I do remember Joe Carcione! He was the first (and the best) produce guy to have his 2 minutes of fame everyday on one of the Sacramento TV stations. He always had a tip of the day that I found interesting and informative, like how to choose the tenderest corn on the cob, pick the sweetest watermelons and the freshest mushrooms. I still use those tips today! I haven't thought about him in decades but he, along with my grandfather, was a source of inspiration in my early vegetable gardening years. He would talk about something and I'd want to grow it. I don't know what about me reminds you of him but, truly, I am flattered none-the-less. Thank you!
Now that we have digital camera technology, I am one of those people that like to take pictures of the garden about once a week to record plant growth progress. I keep them in a journal along with lots of notes detailing successes and failures, thoughts on how to do, or not do things, etc...
Here is a picture of the same vegetable bed at the top of this thread 3 weeks later.
Hey Dan - Great harvests...you are truly an inspiration. I will definately ply you for more info come fall when I plan to get my veggie garden in full swing - just warnin' ya!
The three toms you gave me are doing well. One exceptionally (the one in the middle, don't remember if that's the Porterhouse or the Steak Sandwich), [later: it's the Steak Sandwich] the Black Crim is doing almost as well and the third plant [the Porterhouse] is just ok, not much growth but it has the most yellow buds.
The area has 90% shade cloth about 10' up and each tom cage is covered in 60% cloth. The latter is to thwart those dang leaf hoppers. I heavily mulch with straw to keep soil temp under control. It's cheap. I'll have pics Tuesday - no digital camera.
I'm going to place an order for some more "Mary McP's Llama Yamma" soon. I look forward to seeing your garden when I come to pick it up! I may end up begging for a tomato or two. My plants are severely stressed right now. I may end up removing all of the fruit and blossoms and concentrate on getting them healthy enough to survive the summer heat. They'll should go like gangbusters in the fall when the temps come back down. I might try transplanting a couple of them to the raised beds after I make a little room. The black containers that are smaller than 15 gallons was not a good idea. Way to small and the sun has the soil temps soaring in them. The 15 gal ones seem to be doing fine so far though.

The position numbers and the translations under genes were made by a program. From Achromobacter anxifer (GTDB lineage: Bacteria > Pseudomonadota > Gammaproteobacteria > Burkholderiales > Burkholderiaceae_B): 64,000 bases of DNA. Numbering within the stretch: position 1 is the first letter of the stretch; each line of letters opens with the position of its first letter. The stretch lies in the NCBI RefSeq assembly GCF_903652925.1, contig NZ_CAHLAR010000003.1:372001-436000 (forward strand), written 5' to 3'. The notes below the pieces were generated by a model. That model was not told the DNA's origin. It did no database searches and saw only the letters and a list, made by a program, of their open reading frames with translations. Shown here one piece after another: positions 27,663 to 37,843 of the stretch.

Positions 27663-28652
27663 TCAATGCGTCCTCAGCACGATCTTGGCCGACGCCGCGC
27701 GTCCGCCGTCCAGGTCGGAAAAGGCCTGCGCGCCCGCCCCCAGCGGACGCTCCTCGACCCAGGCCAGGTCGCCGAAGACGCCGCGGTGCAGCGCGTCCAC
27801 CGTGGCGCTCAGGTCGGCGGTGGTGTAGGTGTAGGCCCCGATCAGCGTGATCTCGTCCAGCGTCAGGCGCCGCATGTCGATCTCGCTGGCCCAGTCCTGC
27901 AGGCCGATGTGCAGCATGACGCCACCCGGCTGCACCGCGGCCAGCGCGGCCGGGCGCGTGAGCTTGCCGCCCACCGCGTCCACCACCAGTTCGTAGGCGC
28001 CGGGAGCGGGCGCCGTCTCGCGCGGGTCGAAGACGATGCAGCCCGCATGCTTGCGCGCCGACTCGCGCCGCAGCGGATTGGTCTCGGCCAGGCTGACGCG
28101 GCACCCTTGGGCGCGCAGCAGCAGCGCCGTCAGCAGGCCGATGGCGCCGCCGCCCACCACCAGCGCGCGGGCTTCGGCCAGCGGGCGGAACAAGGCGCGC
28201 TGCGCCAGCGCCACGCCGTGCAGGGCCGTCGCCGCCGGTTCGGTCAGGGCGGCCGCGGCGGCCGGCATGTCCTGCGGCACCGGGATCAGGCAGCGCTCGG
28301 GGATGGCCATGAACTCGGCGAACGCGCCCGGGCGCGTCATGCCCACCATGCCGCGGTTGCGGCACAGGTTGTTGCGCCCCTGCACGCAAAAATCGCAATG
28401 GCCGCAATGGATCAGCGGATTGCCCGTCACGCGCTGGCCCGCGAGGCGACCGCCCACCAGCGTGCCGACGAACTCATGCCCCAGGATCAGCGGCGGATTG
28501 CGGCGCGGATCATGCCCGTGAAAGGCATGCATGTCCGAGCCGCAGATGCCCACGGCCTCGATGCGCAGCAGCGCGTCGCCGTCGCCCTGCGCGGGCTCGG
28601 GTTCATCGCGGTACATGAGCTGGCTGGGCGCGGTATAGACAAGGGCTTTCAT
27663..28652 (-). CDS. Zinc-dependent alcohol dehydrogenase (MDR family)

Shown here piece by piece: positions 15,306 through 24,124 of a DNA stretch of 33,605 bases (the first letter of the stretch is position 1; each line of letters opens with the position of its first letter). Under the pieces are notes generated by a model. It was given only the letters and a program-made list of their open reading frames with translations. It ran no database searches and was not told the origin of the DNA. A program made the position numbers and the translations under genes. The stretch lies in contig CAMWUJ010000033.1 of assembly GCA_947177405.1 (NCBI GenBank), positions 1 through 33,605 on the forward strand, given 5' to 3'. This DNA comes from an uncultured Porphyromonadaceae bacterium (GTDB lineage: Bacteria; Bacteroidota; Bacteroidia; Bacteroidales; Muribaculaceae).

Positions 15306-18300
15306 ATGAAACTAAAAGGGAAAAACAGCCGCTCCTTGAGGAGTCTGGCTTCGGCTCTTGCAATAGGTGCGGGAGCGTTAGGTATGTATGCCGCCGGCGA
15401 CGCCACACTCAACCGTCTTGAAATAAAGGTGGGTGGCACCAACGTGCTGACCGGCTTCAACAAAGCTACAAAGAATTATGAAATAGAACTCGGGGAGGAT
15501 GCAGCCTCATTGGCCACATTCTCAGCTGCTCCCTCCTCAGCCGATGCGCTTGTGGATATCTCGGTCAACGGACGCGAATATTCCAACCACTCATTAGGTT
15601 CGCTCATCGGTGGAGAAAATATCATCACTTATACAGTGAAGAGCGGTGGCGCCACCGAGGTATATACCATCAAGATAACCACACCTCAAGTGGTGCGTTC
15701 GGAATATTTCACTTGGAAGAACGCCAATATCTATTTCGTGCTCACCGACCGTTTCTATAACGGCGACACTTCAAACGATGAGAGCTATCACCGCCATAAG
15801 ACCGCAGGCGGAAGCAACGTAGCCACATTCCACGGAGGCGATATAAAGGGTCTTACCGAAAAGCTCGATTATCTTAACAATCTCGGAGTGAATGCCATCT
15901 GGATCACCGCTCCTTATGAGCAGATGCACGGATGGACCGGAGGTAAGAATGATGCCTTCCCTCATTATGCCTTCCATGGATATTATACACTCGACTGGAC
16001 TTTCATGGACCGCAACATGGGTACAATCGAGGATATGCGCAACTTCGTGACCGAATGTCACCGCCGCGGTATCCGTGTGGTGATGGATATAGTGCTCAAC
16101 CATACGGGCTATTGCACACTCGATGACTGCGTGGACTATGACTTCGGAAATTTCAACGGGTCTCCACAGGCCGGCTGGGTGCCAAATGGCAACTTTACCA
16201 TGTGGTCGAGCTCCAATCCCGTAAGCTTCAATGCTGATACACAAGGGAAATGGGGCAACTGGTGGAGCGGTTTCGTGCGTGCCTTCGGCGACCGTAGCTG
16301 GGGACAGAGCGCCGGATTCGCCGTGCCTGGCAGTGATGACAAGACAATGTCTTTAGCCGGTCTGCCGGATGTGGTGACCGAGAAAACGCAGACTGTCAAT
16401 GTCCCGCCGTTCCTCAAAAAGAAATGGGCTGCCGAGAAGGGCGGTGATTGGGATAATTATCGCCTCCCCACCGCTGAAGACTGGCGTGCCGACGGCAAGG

When I was talking to my Mom this morning we were discussing Joe and she thought he had died about 15-20 years ago. Bummer. She also reminded me that he was on TV everyday, not once a week. She thinks he had a radio program too.
Dan - (and anyone else who might be interested), here's some garden shots. This is a small spot tucked into the east side of the house so morning sun. I thought the house would block most of the afternoon sun but it does not at this time of year, so we added the shade structure and placed the cloth so allow full sun till about mid-day. Seems to be working.
This shot is looking front to back. Dan, you'll recognize the shed, repainted from red to white. Garden area is left-ish. Tomato plants are against the back wall of the shed, can't really see them in this pic.
and finally, my helper and good buddy - Butch - Da Man - after a tough weekend of motorcyle repair (replaced the carberator. I had one or two shots left so I grabbed this one. hummmm, looks a little fuzzy. You can see though how much growth we lost on those thevetia's. They were covering the fence before the BF.